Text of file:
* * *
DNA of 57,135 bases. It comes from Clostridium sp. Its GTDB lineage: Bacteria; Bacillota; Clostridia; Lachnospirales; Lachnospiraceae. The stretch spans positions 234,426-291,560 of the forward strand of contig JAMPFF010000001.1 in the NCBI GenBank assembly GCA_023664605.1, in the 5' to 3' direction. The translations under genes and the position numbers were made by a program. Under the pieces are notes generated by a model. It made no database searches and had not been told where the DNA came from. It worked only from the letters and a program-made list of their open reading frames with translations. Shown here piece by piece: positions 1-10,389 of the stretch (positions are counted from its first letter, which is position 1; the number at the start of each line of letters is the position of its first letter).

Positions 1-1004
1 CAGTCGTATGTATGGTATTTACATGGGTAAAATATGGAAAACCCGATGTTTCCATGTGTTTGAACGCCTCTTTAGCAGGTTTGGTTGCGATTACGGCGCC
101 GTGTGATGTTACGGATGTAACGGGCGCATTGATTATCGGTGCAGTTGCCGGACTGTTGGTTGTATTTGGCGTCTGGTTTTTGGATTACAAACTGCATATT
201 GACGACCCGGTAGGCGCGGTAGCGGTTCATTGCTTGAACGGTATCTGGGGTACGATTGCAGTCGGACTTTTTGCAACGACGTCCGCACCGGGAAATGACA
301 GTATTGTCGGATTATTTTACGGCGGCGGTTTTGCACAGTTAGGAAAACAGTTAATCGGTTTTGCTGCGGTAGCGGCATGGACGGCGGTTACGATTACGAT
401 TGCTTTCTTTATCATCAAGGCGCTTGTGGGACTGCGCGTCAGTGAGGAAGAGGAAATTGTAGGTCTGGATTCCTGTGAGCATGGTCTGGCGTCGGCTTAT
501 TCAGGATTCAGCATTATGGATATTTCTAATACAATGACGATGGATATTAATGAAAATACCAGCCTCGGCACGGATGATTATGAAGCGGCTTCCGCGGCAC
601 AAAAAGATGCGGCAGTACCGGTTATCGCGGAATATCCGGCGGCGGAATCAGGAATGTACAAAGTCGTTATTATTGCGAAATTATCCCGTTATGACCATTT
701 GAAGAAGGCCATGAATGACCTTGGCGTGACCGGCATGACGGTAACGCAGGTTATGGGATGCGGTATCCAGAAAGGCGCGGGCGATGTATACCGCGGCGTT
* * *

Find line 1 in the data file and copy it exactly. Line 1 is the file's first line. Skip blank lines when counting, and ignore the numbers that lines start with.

DNA of 57,135 bases. It comes from Clostridium sp. Its GTDB lineage: Bacteria; Bacillota; Clostridia; Lachnospirales; Lachnospiraceae. The stretch spans positions 234,426-291,560 of the forward strand of contig JAMPFF010000001.1 in the NCBI GenBank assembly GCA_023664605.1, in the 5' to 3' direction. The translations under genes and the position numbers were made by a program. Under the pieces are notes generated by a model. It made no database searches and had not been told where the DNA came from. It worked only from the letters and a program-made list of their open reading frames with translations. Shown here piece by piece: positions 1-10,389 of the stretch (positions are counted from its first letter, which is position 1; the number at the start of each line of letters is the position of its first letter).